Sixty-eight years ago today (Feb. 9), Country Music Hall of Famer George Jones released his rockabilly hit “White Lightning,” marking his first of many songs to reach No. 1 on country music charts.
Penned by J.P. Richardson, the fast-paced tune tells the tale of a father-son duo who brew their own “white lightning,” presumably a moonshine type drink.
“Well I asked my old pappy why he called his brew/White lightnin’ stead of mountain dew/I took a little sip and right away I knew/And my eyes bugged out and my face turned blue/Light has started flashin’ thunder started krashin’ (whew white lightnin’),” Jones croons.
In Jones’ autobiography, I Lived to Tell it All, the country singer admitted he was under heavy influence of alcohol when he arrived to the studio to record the future hit. Because of this, Jones and the studio musicians had to do 80 takes before they found one they liked. If you listen closely to the recorded version, you can hear him slur the word “slug” in the final verse.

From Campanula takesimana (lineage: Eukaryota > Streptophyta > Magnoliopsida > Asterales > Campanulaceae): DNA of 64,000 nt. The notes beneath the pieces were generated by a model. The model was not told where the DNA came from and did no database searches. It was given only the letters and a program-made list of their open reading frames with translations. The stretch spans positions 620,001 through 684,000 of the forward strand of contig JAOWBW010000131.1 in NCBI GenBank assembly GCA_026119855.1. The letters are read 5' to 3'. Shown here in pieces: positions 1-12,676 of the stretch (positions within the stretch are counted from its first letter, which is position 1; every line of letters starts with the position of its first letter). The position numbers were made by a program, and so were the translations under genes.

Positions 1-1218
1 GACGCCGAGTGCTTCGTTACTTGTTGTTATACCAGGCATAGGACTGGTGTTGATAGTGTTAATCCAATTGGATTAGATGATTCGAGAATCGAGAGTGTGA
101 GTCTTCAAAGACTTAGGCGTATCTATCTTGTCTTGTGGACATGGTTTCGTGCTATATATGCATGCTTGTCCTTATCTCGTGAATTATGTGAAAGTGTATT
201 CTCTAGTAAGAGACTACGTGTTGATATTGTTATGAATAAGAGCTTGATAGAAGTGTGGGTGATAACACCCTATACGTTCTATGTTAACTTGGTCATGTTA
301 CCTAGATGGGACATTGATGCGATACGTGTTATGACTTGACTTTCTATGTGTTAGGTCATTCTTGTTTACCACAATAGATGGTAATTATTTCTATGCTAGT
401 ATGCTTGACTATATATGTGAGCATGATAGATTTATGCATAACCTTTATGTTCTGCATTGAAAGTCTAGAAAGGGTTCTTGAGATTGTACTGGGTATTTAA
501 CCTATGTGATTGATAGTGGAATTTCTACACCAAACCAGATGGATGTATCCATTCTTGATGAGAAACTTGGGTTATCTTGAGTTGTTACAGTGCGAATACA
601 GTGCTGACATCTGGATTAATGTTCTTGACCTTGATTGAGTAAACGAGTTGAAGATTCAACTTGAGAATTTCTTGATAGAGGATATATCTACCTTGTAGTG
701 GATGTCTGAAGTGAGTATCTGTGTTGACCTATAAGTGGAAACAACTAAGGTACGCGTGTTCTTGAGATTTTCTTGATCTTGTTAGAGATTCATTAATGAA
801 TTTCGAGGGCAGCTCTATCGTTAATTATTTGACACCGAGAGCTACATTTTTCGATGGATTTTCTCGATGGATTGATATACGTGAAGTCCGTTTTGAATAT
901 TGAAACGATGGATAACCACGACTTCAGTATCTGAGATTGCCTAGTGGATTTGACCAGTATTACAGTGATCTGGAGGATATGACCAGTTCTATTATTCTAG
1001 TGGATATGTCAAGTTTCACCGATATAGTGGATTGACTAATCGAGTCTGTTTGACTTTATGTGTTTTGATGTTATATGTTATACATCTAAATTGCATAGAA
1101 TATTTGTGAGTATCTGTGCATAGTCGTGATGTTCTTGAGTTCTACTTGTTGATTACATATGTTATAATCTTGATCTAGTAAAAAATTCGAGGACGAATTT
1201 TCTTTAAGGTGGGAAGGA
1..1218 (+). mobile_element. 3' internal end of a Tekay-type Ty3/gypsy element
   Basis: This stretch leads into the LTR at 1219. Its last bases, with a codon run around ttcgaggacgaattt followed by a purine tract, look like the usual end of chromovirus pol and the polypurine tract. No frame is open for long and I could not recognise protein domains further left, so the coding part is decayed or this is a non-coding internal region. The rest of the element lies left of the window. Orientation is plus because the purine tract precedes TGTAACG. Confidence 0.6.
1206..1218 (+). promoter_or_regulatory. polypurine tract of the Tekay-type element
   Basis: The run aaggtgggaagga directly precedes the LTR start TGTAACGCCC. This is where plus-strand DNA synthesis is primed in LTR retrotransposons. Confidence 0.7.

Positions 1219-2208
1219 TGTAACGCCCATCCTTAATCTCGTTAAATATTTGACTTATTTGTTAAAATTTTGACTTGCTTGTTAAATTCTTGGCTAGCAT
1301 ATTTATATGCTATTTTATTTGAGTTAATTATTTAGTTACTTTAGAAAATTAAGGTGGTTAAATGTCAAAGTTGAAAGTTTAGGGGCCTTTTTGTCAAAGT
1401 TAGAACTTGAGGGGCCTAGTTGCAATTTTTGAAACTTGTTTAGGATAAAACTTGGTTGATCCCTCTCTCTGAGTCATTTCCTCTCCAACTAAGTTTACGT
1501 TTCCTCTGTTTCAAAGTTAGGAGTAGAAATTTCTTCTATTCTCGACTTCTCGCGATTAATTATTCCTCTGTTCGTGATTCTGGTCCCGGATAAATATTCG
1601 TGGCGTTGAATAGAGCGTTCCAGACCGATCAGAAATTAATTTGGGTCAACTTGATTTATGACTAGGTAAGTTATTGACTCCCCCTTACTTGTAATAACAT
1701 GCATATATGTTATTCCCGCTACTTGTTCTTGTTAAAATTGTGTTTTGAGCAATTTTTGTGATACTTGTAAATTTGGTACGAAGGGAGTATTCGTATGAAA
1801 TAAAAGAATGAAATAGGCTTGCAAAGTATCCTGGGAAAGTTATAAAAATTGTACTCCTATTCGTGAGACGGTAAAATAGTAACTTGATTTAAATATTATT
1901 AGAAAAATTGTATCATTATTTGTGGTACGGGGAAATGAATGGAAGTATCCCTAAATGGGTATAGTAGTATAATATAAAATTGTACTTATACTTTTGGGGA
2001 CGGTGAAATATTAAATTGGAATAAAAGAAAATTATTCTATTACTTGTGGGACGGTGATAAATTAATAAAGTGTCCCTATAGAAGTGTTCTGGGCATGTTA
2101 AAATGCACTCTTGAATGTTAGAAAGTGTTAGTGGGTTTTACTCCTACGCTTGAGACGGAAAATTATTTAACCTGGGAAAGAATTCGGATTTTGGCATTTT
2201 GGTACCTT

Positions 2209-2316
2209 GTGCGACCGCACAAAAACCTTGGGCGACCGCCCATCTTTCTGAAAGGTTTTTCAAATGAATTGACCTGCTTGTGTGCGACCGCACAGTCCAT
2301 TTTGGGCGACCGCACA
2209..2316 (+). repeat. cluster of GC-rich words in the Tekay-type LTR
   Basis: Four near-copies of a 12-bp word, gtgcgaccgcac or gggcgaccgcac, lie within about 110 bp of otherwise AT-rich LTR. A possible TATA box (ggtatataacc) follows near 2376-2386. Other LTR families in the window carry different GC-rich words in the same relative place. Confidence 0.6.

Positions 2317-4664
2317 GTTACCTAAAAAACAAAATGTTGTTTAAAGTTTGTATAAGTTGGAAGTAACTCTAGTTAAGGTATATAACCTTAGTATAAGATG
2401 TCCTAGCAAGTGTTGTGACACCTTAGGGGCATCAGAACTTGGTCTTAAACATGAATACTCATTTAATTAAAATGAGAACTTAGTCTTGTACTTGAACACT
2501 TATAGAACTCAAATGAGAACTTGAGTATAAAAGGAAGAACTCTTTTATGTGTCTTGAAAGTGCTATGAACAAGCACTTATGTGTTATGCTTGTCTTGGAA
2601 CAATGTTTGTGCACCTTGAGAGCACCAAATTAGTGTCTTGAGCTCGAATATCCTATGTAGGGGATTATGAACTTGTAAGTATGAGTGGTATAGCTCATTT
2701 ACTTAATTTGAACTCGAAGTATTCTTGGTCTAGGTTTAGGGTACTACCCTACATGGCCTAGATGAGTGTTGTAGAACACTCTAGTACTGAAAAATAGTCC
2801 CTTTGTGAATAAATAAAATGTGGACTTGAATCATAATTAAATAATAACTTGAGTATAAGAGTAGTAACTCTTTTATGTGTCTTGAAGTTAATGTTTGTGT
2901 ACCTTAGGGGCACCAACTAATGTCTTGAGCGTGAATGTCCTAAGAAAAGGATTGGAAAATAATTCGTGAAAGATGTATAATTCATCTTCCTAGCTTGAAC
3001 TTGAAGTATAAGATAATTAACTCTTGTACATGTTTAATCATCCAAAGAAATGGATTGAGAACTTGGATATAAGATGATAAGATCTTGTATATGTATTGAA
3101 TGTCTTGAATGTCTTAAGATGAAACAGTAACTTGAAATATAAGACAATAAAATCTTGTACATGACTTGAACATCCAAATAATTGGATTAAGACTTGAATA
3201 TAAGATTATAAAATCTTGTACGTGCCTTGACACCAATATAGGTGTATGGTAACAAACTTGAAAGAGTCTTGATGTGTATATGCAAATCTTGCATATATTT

Despite the trouble getting the recording, “White Lightning” was met with huge success. Beyond reaching the top spot in country music, it also charted in the pop genre. “White Lightning” launched Jones into the spotlight where he racked up an additional dozen No. 1 hits and received CMA, ACM, Billboard and Grammy honors.
Unfortunately, Jones passed away in April of 2013 after being hospitalized with fever and irregular blood pressure. Fans can still relive his career at the George Jones Museum in the heart of Music City.